Wednesday June 29th, 2016 at 8:18am
Written by Kimberly Glenn - Director

This is my fourth year attending the yearly conference run by The Commission on Adult Basic Education and every year my involvement has grown. My first year I was just an attendee, but the next year I presented once, last year I presented twice, and this year I presented a total of four times! The conference reflected the changes and needs of the Adult Education community and it was amazing to see the growth in adult education during this time.

Major themes this year were transitions and career pathways. With the WIOA legislation this idea of preparing students for their next step has become extremely important. Workshop after workshop addressed various aspects of contextualized instruction, career counseling, transitions and career pathways. It was amazing to not only see how eager adult education professionals are about the change, but the vast differences that exist in how the implementation is occurring. There are many different approaches based on population, geography, integrated service options and program structure. I was inspired and motivated by the enthusiasm of the professionals who attended my session “Building Bigger and Better Career Counseling Programs in Adult Education,” and I am so happy that they left the workshop with concrete steps to assist them in implementing strategies for success.

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4 Reasons Most College Students Won’t Earn a Degree

Thursday June 9th, 2016 at 11:38am
Written by Jim Bitterle - Consulting Managing Partner

As parents, most of us expect our children to go to High School, get good grades, go directly to college and earn their degree in 4-5 years. Although this thinking is logical, it often leads young adults down the wrong path. Did you know, only 34% of High School graduates actually earn a bachelor’s degree? More concerning is this fact; 51% of all young adults who attend college NEVER earn a degree!

Reasons why 51% never earn a degree include:

1) The cost of higher education is extremely high. 

The total cost of getting a degree in 2010 was 4.5 times higher than the total educational cost in 1985. This is based upon inflation adjusted dollars. The financial burden on parents and students has more than quadrupled!

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How Webb's Depth of Knowledge Took Our Training to the Next Level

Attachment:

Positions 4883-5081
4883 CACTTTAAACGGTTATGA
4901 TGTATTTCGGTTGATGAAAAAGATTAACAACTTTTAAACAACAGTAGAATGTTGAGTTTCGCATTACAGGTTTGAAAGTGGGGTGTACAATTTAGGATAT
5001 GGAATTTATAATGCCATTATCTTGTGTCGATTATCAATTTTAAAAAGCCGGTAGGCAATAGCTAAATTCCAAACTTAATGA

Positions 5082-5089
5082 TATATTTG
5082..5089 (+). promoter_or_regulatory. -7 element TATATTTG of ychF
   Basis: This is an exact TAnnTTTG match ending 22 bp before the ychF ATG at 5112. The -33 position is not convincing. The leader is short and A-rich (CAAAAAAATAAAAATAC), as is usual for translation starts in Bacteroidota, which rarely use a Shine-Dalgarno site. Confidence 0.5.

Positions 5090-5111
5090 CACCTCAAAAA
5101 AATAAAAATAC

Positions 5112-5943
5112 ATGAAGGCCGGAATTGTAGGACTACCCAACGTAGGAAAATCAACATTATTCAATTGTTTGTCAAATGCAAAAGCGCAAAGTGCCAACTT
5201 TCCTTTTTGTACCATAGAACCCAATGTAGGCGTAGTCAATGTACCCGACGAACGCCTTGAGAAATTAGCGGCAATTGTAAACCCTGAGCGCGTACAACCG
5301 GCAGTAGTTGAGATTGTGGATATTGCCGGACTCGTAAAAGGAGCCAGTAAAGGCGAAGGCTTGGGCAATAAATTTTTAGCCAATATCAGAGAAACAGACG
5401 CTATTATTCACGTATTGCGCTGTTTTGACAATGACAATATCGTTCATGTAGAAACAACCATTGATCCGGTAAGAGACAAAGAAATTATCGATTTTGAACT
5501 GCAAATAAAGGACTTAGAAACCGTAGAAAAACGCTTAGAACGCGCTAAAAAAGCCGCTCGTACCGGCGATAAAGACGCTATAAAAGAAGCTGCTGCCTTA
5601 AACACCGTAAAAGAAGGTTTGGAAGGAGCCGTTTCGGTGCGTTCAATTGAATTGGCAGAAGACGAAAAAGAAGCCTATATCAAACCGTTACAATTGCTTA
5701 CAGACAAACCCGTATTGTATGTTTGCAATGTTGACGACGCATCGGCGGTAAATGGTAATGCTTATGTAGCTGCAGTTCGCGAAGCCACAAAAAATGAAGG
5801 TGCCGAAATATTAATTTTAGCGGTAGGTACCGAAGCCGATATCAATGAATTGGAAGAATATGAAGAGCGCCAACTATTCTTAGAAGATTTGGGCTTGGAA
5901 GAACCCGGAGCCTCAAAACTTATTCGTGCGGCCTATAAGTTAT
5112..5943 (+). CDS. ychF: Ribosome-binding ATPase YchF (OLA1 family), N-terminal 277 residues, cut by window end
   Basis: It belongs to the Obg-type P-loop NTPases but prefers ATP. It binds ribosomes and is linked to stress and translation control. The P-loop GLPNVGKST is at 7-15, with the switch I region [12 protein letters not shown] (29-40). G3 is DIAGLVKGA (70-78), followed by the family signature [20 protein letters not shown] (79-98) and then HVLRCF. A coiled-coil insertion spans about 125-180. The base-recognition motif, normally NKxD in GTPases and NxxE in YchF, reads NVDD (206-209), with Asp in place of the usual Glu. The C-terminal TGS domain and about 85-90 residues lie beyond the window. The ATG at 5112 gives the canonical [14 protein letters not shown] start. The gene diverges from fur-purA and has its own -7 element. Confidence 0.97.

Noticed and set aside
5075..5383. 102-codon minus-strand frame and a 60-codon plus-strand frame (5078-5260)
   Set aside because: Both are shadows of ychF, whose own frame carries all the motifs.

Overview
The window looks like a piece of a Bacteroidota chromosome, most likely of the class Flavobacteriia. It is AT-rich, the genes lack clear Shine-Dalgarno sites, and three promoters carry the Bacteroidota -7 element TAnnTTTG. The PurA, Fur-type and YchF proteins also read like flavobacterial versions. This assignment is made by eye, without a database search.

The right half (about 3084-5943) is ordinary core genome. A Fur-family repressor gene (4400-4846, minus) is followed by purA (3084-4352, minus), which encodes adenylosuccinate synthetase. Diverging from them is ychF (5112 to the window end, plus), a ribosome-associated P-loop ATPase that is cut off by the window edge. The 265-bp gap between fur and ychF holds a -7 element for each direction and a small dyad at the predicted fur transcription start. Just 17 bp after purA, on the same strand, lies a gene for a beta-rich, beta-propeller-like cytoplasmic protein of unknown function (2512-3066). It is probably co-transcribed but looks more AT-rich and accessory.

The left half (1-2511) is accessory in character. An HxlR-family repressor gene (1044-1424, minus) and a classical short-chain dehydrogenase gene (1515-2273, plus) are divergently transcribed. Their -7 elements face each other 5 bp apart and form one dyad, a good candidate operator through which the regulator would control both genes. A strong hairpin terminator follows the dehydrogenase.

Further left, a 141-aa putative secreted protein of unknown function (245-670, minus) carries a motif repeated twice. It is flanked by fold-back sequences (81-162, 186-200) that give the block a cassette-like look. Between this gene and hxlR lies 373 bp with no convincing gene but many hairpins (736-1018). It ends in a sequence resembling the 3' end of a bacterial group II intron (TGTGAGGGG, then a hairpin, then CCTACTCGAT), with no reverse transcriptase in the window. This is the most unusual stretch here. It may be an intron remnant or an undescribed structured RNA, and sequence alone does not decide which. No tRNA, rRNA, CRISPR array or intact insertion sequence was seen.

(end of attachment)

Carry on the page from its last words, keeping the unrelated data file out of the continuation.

Wednesday April 20th, 2016 at 8:02am
Written by Kimberly Glenn - Director

For those of us formally trained in education or instructional design, “Bloom’s Taxonomy” is pretty familiar. This framework was introduced back in 1956 and was integral in guiding educators and instructional designers in the creation of learning objectives. Revised many times over the years, this framework consists of three domains and 5 levels within each domain.

Citation: http://educationaltaxonomy.weebly.com/home/may-02nd-20141

For years, this framework has guided instructors and educators as they design lessons and create learning objectives intended to pull learners through, to higher levels of learning. In my role as a Director and Instructional Designer, this framework had been a staple for me for many years. However, about 7 or so years ago, I was introduced to a new model, one created by Norman Webb. This model can be correlated to Bloom's Taxonomy, but focuses more on what is called the "cognitive demand" of a task.

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Designing Career Pathways within WIOA Guidelines

Tuesday December 15th, 2015 at 9:45am
Written by Terri Kaufman - Workforce Development Specialist

WIOA requires states and local Workforce Development Boards to work with adult education, post-secondary education and other community-based organizations to develop career pathways that will make it easier for all Americans to attain the skills and credentials needed for jobs.

What are career pathways? The US Department of Labor defines career pathways as a new way of doing business which operates at both a systems and an individual level. At the systems level, a career pathway is a broad approach for serving populations that may experience significant barriers to employment. The career pathway can substantively alter the way the workforce system delivers its services and the system’s relationship with partner organizations and stakeholders to better prepare the worker.

Career pathway programs should offer a sequence of education courses and training credentials which are aligned with work-ready standards and competencies which are validated by employers. Career pathways can also provide greater customer service at all levels by engaging employers, adult basic education, training providers, community organizations and service providers to design services that meet the needs of employers and job seekers.

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Science, Writing and Cross-Curricular Instruction in Adult Education

Sunday November 15th, 2015 at 1:30pm